Don’t cater to scalpers

A bill proposed in the state Senate will make it harder to find face-value tickets.

Daily Editorial Board

It could soon be much harder to find a reasonably priced ticket to a concert or sporting event in the Twin Cities. State Sen. Chris Gerlach, R-Apple Valley, has proposed a bill that would prevent venues from restricting the online sale of tickets, a move that would mean fewer tickets available at face value and higher overall ticket prices for Minnesotans.

Gerlach intends for the bill to empower consumers by removing restrictions on their actions after buying a ticket. However, it will actually empower professional scalpers gaming the system to wring more money from average consumers and artificially inflate the price of tickets on online secondary market sites like StubHub.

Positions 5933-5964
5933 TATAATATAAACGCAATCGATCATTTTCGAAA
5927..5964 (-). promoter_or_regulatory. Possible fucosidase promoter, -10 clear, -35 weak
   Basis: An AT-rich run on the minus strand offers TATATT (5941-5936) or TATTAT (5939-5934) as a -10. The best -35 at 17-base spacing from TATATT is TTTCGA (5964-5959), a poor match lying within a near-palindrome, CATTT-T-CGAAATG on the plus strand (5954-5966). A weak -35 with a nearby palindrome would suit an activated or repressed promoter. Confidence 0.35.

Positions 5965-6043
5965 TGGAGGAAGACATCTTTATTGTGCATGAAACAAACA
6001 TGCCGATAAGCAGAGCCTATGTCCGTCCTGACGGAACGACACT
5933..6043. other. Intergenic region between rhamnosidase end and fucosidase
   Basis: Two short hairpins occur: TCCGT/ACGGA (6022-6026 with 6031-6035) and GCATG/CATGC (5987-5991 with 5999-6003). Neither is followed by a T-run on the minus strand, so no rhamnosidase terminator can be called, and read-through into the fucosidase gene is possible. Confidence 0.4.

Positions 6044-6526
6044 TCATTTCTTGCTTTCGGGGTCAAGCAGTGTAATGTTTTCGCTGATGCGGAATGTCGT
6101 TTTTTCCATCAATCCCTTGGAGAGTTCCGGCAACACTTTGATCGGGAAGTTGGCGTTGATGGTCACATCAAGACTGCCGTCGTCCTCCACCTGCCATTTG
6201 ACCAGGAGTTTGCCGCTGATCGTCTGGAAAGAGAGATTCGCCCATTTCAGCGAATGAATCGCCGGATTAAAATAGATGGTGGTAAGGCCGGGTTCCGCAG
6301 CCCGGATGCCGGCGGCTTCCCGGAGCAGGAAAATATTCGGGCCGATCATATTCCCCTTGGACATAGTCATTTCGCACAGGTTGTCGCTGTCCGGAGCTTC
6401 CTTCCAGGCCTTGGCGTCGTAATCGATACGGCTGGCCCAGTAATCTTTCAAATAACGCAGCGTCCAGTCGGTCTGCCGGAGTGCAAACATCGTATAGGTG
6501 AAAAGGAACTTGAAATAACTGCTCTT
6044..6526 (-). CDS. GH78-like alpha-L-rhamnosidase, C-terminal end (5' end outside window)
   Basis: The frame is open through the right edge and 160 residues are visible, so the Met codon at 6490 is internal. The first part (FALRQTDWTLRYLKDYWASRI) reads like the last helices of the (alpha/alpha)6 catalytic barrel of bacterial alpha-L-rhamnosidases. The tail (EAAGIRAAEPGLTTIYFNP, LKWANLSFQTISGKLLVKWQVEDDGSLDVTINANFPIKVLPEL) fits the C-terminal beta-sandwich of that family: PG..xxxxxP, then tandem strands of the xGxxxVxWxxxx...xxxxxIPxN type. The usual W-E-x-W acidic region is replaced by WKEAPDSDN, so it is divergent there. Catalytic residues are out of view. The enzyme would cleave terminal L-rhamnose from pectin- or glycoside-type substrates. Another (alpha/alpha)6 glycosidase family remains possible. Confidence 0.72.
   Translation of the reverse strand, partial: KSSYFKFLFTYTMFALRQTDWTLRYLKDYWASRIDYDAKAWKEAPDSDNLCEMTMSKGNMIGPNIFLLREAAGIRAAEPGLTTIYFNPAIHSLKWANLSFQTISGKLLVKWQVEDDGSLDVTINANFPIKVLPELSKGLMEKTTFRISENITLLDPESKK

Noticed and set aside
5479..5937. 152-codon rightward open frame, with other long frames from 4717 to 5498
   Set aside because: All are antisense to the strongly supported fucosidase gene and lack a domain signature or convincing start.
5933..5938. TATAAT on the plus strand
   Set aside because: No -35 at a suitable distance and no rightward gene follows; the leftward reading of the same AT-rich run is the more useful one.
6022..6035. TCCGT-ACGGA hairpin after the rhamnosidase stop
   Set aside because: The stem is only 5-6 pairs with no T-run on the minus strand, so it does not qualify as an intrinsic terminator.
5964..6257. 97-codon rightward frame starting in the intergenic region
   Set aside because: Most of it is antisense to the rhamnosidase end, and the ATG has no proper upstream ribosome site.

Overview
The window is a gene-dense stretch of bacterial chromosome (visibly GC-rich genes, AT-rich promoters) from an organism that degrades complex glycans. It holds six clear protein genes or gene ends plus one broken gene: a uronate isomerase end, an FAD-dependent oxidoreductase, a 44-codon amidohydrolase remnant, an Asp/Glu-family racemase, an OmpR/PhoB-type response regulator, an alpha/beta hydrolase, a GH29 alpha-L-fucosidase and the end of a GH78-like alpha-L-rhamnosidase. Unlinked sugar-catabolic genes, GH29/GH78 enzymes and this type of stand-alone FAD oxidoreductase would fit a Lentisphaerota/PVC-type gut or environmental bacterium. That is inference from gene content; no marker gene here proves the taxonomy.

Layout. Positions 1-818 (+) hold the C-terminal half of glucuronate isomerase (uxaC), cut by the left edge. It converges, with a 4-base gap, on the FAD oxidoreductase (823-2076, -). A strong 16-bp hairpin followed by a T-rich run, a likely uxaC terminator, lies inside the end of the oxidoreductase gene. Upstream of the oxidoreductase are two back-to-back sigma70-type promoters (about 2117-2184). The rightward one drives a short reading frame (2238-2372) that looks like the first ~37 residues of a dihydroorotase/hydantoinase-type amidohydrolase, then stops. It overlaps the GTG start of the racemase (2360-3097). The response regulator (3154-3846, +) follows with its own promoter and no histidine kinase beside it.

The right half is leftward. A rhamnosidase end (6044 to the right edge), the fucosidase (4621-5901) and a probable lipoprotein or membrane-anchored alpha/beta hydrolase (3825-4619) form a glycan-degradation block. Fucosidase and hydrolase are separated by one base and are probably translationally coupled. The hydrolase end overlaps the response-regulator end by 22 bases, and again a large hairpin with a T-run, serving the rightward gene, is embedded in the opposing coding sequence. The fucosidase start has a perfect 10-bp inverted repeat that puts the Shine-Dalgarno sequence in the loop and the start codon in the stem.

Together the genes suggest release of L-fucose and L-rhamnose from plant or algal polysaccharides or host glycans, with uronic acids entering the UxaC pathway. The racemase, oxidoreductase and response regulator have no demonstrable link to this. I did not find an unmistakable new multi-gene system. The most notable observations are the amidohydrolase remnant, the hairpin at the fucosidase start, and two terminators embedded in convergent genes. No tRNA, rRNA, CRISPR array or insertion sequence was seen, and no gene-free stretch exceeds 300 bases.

If reselling restrictions are lifted, scalpers can buy up tickets with no intention of going to the event, quickly selling it out and making the online secondary market the only place to buy tickets. Buyers will be unable to purchase tickets at face value and instead be forced to find tickets on the online secondary market where they will cost significantly more.

However, the secondary market is valuable for those who have bought tickets and have a legitimate reason to sell them.

To preserve the secondary ticket market while keeping it fair for all consumers, lawmakers should work to establish an online verification system in which paperless ticket resellers would need to have accounts tied to real-life identities. This would preserve the freedom of the online secondary ticket market while curbing its worst abuses.

As it stands now, GerlachâÄôs bill would allow a class of professional ticket scalpers to skim money out of the system and make it almost impossible for Minnesotans to pay a reasonable price for their tickets.